Many will always remember Corey Kluber’s outstanding game one performance in the World Series. What most will overlook though is where the ace’s journey began, as he was drafted by the Padres.
The 2016 World Series is underway, and the Cleveland Indians and Chicago Cubs are both seeking to avoid having the longest title drought in baseball. Thanks to Corey Kluber, (Drafted by the Padres) the Indians have seized an early one game advantage.
Though he did win the 2014 American League Cy Young Award, Kluber has still gone somewhat under the radar this season. Now, of course, all of baseball is aware of who he is. What baseball doesn’t know though is where he began.
In the fourth round of the 2007 MLB Draft, the Padres selected Kluber. Giving him a $200,000 signing bonus, the future star was sent to the lower levels of San Diego’s minor league system.
In 2007, 2008, and 2009, the graduate of Stetson University competed for the Eugene Emeralds of the Class A Midwest League and the Lake Elsinore Storm of the Class A-Advanced California League.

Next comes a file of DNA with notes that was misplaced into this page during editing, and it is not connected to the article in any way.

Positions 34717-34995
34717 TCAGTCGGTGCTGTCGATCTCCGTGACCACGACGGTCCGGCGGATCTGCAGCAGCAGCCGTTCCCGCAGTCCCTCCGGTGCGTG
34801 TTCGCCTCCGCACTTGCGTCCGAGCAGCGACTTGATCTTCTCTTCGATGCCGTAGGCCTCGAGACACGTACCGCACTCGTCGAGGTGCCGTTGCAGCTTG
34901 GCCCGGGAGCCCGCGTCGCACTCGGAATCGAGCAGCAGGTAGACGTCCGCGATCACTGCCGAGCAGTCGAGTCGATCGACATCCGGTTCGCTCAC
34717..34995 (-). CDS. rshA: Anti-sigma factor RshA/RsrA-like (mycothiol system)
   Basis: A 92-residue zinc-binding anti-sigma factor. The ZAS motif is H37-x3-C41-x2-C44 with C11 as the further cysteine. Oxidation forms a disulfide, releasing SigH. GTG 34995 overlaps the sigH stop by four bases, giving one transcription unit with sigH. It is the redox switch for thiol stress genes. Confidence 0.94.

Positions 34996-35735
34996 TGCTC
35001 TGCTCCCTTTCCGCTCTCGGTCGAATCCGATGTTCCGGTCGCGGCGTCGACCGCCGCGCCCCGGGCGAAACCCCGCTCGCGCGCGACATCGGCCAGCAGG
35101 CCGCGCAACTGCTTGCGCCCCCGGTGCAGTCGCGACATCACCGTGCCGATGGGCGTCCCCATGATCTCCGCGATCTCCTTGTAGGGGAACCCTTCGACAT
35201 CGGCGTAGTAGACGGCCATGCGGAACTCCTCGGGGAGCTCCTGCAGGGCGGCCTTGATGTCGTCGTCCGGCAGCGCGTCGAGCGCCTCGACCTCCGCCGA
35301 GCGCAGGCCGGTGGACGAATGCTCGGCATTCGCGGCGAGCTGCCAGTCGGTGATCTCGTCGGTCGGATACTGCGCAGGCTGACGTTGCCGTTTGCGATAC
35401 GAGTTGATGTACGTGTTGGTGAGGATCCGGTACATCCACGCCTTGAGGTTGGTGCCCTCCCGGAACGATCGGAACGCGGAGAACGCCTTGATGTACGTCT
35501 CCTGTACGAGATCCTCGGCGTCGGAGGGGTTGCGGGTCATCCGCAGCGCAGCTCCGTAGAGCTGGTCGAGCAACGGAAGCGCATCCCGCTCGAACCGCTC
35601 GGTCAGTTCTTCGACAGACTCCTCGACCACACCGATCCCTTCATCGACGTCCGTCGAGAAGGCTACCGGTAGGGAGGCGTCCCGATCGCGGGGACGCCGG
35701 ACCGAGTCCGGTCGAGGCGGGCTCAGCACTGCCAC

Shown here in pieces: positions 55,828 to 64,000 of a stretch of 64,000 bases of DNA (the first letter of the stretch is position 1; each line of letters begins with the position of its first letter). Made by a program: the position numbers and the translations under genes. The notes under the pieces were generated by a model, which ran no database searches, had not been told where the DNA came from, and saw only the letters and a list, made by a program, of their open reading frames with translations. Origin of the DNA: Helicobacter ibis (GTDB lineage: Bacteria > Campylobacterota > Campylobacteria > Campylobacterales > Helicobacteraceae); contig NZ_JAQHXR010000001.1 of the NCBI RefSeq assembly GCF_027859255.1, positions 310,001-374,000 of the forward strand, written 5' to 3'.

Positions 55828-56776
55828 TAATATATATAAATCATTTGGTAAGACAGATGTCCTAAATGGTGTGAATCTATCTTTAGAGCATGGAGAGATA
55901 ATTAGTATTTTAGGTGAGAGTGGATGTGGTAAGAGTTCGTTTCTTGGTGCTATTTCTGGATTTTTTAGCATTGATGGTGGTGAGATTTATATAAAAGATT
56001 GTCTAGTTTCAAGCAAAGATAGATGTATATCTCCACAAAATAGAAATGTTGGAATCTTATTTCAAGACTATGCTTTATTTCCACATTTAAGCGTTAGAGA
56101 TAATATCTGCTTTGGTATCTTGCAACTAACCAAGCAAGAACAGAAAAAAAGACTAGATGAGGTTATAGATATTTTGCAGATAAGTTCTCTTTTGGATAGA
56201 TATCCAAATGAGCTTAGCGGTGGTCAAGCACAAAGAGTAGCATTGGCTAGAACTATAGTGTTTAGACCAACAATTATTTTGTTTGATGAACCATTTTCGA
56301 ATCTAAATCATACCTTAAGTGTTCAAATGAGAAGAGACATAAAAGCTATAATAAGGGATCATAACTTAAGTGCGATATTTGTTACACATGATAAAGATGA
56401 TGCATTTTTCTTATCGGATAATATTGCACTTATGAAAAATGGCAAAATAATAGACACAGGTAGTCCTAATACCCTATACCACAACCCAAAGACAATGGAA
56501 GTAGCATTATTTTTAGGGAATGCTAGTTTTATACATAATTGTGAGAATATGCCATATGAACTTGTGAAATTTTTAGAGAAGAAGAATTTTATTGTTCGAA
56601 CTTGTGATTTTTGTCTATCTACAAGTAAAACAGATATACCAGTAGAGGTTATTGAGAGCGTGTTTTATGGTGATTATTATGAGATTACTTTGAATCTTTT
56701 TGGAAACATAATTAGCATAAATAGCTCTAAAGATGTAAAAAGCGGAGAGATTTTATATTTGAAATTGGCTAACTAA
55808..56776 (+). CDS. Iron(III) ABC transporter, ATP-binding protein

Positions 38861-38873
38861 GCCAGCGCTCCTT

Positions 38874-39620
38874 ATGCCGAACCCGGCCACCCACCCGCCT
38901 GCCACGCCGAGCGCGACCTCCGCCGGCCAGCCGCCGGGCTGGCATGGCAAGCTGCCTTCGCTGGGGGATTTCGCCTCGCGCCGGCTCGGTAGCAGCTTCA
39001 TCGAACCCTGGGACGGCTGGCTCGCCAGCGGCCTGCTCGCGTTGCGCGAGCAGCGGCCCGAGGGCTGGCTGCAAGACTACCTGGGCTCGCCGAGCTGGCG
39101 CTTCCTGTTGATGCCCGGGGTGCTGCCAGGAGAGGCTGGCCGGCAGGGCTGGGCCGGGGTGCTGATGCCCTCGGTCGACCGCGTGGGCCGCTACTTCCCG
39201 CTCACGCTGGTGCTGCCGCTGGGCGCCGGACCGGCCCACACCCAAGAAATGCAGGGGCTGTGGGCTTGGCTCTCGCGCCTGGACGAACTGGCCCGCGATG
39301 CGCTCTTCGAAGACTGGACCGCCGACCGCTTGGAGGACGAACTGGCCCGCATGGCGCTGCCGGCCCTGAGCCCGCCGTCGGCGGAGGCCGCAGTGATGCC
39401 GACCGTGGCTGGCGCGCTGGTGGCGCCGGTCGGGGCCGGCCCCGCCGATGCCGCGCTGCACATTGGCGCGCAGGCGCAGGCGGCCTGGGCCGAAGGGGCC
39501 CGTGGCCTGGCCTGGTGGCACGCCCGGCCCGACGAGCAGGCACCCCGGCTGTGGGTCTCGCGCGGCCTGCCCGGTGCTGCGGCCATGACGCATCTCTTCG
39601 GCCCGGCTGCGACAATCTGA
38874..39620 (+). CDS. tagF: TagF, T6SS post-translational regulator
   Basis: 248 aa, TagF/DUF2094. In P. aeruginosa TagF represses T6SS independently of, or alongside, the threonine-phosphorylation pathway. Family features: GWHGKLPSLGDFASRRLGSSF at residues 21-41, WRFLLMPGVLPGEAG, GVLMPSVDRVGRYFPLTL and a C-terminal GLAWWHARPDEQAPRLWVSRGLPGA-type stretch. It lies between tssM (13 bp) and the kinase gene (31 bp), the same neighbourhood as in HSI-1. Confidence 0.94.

Kluber put up fantastic numbers at these levels and appeared to be part of San Diego’s future rotation. But his career as a Padre was halted on July 31, 2010, when he was part of a deadline trade involving three teams.
The Padres, Indians, and St. Louis Cardinals exchanged players, and San Diego ended up giving up Kluber and receiving Ryan Ludwick. Ludwick only played 59 games with the team, hitting just .211 before he was once again moved.
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Hindsight may always be 20/20, but it’s still hard not to reminisce about the opportunity San Diego had with Kluber. Though he wasn’t regarded as a top pitching prospect and wasn’t widely known around baseball, the 2016 all star game winner at Petco Park showed promise during his time in San Diego’s minor league system. Now, all of baseball has seen his potential come to fruition. Unfortunately for San Diego, this has come with another team.
If nothing else, fans have to understand that Kluber was dealt with good intentions for the Padres. While it may hurt a bit to see him have such success in a different uniform, other teams feel the same way with other players. The Padres are no different.
Moving forward, it will be intriguing to see what Kluber can do next. The 30-year-old is in his prime, and can probably start three games if the series were to go a full seven. For fans who witnessed his early development with San Diego’s organization, there has to be a bit of disappointment. But for many, there is also a degree of a renewed interest in the series, as the Padres can take at least some credit for his accomplishments.